He makes an interesting argument. Benjamin Franklin would agree with him.
Education is not preparing students for life. It is not imparting the knowledge that enable a person to “be successful”.
Here again we have the idea that an education something that teaches children how to live in the adult world. As Franklin said,
“As to their STUDIES, it would be well if they could be taught every Thing that is useful, and every Thing that is ornamental: But Art is long, and their Time is short. It is therefore propos’d that they learn those Things that are likely to be most useful and most ornamental. Regard being had to the several Professions for which they are intended.”
Put simply, an education is to prepare one for a profession.
But, here we just have another perspective on “success”. If holding a good job and owning a condo in the Caribbean is a marker of a successful person, then how is that different from being in the top of the “testing percentile”? And this without even the slight concession to “ornament” and “art”.
There is something wrong with the current education system. But the issue is not just in the flawed practical applications that are being fought on the testing “standards”.
It is in the approach to education. It is the present “Philosophy of Education” that considers learning to be simply an accruement of facts or skills to be used in ‘real life’.
But this is limiting education, making it not only boring, but impotent.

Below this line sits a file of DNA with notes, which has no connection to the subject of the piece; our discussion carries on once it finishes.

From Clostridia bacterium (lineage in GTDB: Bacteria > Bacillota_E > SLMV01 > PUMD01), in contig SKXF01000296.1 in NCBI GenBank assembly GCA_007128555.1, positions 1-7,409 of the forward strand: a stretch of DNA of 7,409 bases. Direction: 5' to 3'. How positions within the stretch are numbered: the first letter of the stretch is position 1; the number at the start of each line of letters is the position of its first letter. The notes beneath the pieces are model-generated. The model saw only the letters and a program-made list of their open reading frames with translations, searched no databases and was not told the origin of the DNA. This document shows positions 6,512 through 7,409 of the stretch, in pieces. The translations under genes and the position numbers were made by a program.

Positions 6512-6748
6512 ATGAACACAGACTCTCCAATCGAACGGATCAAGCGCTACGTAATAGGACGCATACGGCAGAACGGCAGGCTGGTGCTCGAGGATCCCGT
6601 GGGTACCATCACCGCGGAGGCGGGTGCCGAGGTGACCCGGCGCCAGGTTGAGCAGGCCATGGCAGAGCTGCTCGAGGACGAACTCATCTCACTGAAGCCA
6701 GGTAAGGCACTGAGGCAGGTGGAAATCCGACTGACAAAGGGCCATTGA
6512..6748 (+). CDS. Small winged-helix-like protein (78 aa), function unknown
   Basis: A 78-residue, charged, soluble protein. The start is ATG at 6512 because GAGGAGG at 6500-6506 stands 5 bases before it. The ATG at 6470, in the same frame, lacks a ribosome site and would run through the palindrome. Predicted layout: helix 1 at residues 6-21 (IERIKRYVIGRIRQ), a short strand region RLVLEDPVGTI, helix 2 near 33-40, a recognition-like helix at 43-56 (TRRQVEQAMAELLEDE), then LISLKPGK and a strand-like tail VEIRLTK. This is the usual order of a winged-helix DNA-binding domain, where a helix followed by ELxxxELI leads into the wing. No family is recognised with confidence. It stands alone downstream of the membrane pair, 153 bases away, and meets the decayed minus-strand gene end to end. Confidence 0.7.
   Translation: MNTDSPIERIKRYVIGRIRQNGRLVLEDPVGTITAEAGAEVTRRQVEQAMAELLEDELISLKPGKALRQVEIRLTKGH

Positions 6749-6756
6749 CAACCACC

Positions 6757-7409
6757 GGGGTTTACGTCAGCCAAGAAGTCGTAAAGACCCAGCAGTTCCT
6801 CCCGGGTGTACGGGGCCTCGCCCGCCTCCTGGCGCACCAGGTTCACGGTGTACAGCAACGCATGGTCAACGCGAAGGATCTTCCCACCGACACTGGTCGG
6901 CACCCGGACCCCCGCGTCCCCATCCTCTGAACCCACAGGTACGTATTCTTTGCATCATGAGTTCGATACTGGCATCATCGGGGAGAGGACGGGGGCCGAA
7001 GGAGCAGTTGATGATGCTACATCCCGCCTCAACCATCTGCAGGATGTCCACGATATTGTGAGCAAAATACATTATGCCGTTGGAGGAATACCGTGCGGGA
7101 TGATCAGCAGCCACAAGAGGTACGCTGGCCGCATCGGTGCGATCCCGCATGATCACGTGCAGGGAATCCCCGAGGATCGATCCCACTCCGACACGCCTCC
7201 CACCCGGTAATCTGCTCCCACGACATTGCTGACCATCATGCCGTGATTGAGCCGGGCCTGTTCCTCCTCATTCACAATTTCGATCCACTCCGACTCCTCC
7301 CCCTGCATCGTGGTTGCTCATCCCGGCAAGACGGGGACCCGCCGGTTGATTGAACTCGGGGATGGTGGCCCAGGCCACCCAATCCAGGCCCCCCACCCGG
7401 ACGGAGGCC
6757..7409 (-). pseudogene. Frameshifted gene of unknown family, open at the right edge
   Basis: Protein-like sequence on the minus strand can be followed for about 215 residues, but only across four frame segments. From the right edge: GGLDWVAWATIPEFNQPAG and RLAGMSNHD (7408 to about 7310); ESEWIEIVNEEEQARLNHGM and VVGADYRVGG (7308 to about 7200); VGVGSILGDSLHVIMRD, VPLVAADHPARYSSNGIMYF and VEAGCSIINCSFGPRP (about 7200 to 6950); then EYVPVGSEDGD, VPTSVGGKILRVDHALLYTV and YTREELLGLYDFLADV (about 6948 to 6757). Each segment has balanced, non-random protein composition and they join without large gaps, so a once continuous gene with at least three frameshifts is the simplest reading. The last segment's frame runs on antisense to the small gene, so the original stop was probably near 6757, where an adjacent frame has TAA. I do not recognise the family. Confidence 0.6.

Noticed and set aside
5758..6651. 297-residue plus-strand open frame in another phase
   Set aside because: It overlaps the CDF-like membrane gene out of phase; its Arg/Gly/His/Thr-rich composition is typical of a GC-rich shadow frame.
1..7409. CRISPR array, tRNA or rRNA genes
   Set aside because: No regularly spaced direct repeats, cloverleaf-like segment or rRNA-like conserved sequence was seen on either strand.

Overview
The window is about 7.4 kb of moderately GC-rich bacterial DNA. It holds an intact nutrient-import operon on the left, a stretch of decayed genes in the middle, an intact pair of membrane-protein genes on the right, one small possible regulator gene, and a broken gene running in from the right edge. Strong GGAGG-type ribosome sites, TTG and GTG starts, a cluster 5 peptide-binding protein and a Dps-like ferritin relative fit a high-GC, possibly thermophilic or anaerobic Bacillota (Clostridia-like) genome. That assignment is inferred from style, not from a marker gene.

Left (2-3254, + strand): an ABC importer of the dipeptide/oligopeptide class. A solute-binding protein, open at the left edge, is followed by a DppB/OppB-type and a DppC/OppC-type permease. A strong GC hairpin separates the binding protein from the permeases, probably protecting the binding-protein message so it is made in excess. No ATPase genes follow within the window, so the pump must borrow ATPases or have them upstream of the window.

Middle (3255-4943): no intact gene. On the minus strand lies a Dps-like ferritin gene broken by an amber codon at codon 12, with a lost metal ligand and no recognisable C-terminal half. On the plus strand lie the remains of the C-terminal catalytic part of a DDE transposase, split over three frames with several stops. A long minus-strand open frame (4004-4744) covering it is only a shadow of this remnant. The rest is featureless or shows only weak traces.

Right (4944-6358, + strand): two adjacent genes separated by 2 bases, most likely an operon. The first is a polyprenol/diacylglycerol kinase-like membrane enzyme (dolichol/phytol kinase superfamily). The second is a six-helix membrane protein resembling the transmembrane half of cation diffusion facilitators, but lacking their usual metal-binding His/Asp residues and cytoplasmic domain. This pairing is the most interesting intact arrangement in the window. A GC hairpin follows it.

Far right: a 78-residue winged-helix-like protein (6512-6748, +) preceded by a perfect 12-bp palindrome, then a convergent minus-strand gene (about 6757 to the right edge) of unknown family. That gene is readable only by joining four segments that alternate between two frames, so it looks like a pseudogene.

Education is for the good the soul, forming not only skills, but habits and loves that last a lifetime.
The purpose of education is not to get a degree, which then helps to get a job, but to learn to love. Love life, life others, love God. It should give a person the ability to think, to analyze, to understand, to communicate, to figure out what it mean to live a good life and then to do so.
Teachers can provide a start to a good education, but a student should be able to follow through own their own. We are all responsible for our own education.
I say all this without having the practical experience of its application. I never went to high school formally. I have never taught a class. I have not seen first hand the difficulties that public school teachers face. I am not sure how to practically apply this.
But the philosophy holds. We can see the trouble that is facing the school system in America. I would rather die than send my own kids to public school. And this will not change until there is a shift on how we see and value education.
One of the best educators of all time, the man who flouted convention to teach his daughters Greek and Latin, Sir Thomas More, said that
“Education is not the piling on of learning, information, data, facts, skills, or abilities – that is training or instruction – but is rather making visible what is hidden as a seed. . . To be educated, a person doesn’t have to know much or be informed, but he or she does have to have been exposed vulnerably to the transformative events of an engaged human life.”
Yet even in those days, Sir Thomas recognized that
“One of the greatest problems of our time is that so many are schooled, but so few are educated.”